Some guy and his wife did this, except they started in Alaska and went to Tierra del Fuego, on a BMW R69 back in the 60's. They showed the progress in BMW ads in CW each month. The funniest picture was one the of the R69 axle deep, literally covered in mud and hung all over with spare tires, etc.
Since I seem to be only one who understands anything about the South American geography (another hook to catch shortride again but unfortunately he might not understand this since he skipped his school), I will tell you this:
Anything below Colombia is a walk in the park. You can ride all day long on a long strech of pretty much on tarmac if you so wish. But LETS SEE how do these guys go from Ecuador to Panama (or Venezuela-Panama if they come from the east, which is the worse choice). You see from any map Colombia is in between... Darian Gap makes the so-called Pan American Highway a complete mockery. I´ve read lots of travel stories but this bit is usually hushed up.
Doing it with a film crew and a back-up truck isn't really adventure touring, is it? Not for me, anyway. The trip to the bottom of Africa done the proper way can be read in Johnny Bealby's beautiful and romantic book 'Running With The Moon', while Andres Carlstein's 'Odyssey to Ushuaia' covers the South American trip. But we'll wait and see - perhaps McGregor and Boorman can surprise us.
BMW Club types - like me - here in the States have ALL read the late Ed Culberson's book: "Obsessions Die Hard" - his telling of his ride thru the Darien Gap on his old R80GS known as "Amigo". He was an old pharte when he did it, too.
Assuming I recall correctly, Amigo is still on display at the Motorcycle Hall of Fame Museum in Metro Columbus, OH.
As for everything below Colombia being a "walk in the park" ...that pesky Uwe Krauss & Ramona Eichhorn a writin' in "RoadRunner" Mag really needs to quit publishing pictures of difficult roads down thar.
If Ewan & Charlie had not had the film crew & trucks following, we would not have had "Long Way Round" - at least not such a polished product.
Another point - the whole thing had a charity aspect to it - some UN collectivist nonsense - but they ARE Euro's....so to bring in the contributions they HAD to have a polished, professional video which dictates the chase crew.
Finally, if you recall - the "chase" crew was frequently many miles away...
And, in my annoyingly Columbo'ish fashion (no oil droolin' 403 in MY driveway!!) may I not so respectfully point out that the book "Long Way Round" is not as good as the DVD. Ewan & Charlie are not at the Peter Egan level. The book was entertaining, but workmanlike at best from a style point 'O view.
There are many ways to fuel your habit (none of good mind you):
(1) Rob banks or sell drugs as you go and you'll have good reason to "pick up the pace" between stages. (2) Come up with the next infomercial "must have for $1" -- you'd be amazed how gullible people are and how quickly that'll add up. Then, with your rep, you can get some famous actors to join your cause. (3) Or, become a teacher and live frugally during the school seasons, so when holiday arrives you can take off for months at a time. (4) Get a sugar mama or daddy to spring for next adventure... though you'll have to pay for it between the sheets!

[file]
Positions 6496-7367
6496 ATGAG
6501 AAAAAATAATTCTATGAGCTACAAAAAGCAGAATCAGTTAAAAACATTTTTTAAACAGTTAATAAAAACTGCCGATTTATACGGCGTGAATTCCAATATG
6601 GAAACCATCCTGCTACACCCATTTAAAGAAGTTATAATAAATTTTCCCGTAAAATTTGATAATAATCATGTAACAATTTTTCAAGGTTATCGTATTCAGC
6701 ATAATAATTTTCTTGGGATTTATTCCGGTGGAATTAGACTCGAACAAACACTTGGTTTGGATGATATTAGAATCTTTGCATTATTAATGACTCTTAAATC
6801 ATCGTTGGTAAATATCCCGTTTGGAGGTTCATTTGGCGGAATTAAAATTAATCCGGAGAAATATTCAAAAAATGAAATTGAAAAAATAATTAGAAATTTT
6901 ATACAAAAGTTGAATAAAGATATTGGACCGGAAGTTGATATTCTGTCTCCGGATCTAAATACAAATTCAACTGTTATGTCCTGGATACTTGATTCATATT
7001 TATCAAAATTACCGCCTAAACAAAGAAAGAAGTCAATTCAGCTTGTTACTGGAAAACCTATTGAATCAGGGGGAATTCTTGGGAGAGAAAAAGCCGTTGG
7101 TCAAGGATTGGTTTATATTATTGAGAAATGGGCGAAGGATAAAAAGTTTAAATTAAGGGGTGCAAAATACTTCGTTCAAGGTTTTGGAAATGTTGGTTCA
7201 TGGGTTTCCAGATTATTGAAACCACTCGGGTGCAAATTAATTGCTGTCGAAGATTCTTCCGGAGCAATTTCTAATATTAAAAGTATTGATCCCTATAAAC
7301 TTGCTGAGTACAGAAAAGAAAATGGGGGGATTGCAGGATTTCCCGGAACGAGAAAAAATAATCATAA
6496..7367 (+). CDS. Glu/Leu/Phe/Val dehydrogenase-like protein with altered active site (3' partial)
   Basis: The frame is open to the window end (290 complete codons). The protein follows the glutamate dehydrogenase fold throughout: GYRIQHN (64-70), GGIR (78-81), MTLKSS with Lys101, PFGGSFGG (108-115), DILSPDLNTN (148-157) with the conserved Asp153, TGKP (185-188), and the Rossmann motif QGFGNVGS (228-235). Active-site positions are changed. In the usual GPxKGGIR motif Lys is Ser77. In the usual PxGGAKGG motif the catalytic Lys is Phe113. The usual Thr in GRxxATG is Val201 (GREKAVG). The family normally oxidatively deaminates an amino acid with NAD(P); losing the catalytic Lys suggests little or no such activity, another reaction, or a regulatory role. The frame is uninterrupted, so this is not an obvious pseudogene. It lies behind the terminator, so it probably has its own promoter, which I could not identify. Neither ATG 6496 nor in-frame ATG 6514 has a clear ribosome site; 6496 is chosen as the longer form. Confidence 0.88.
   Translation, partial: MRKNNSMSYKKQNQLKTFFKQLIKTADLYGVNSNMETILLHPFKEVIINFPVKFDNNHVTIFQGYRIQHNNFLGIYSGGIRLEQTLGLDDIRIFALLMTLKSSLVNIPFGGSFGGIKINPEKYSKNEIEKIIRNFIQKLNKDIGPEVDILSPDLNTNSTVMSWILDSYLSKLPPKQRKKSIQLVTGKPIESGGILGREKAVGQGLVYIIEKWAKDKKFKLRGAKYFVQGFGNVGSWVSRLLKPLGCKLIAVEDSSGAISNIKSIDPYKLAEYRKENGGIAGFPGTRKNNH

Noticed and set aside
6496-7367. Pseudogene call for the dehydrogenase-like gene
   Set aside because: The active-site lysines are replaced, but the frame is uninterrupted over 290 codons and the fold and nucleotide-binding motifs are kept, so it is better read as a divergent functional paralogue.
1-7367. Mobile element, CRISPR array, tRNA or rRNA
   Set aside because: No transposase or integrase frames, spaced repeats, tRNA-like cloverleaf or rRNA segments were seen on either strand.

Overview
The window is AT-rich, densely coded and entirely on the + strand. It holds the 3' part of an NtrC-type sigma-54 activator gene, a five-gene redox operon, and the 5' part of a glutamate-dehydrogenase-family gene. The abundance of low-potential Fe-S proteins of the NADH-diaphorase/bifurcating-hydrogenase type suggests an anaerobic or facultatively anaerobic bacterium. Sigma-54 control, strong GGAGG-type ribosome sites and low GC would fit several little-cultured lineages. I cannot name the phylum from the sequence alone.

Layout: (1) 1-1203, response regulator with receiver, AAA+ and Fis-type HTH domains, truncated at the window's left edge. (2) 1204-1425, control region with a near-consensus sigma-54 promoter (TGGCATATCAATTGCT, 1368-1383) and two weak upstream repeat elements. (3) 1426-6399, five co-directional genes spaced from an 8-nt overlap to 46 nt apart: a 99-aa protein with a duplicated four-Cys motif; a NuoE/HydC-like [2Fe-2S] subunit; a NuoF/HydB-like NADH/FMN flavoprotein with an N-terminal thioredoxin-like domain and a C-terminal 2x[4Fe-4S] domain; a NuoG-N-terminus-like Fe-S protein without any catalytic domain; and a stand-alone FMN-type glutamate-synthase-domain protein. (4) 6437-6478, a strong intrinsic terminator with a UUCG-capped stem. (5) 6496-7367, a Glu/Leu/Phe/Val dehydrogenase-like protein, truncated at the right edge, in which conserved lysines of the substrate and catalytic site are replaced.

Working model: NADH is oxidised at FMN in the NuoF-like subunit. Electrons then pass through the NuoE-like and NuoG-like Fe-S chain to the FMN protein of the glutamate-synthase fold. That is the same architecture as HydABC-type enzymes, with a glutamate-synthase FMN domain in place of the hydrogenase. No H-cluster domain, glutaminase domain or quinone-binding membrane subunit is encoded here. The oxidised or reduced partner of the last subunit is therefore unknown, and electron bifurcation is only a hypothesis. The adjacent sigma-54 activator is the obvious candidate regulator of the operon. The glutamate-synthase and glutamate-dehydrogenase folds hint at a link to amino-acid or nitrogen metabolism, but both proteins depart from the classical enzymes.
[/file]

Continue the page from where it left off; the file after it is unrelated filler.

Hmmm... on second thought, maybe just get a better paying job or become famous on your own. I hear they're casting for the next American Idol and Survivor! *smirk*
Now, that's interesting...because to me it seemed the other way round, with the book revealing far more than the DVD did. What really annoyed me in the book, though, apart from MacGregor mentioning how much he missed his missus on almost every page, was the ridiculous amount of kit he took with him, as detailed in the appendix. Finding glorious isolation in the Mongolian steppes but looking at it while plugged in to your iPod is just plain wrong. You need to enter into the world of where you are, not view it like some giant movie. The DVD, at least in its early sections, seemed to show nothing more than how determined they were to put none of their own money into it, and how they expected to be given things (like bikes!) for free; and no matter how punishing the roads in Kazakhstan were, it was hard to believe in their suffering when you knew there were two big 4X4s, a guy with a camera, and a guy with a sound boom just out of shot. " ...Cut! Take five, everybody, that's good...drinks for everyone, please?..." The only bit where I felt the DVD got into its stride - and where Ewan and Charlie had really come to terms with what they were doing - was the crossing of the rivers before Magadan. As for the charity aspect, let's just say that it was, erm, transparent, and leave it like that, shall we?
You are right there. I know best since I have lived here the past 7 years. Lots of bad bad roads, impassable at times, tough conditions, poor people, some butt naked indians, some short women with unprobably large heads, unforgettable photographic moments, extreme adventure, romantic settings - if you choose it.
If you do like the locals do, the motorway, well, its like blasting down the New Jersey turnpike.
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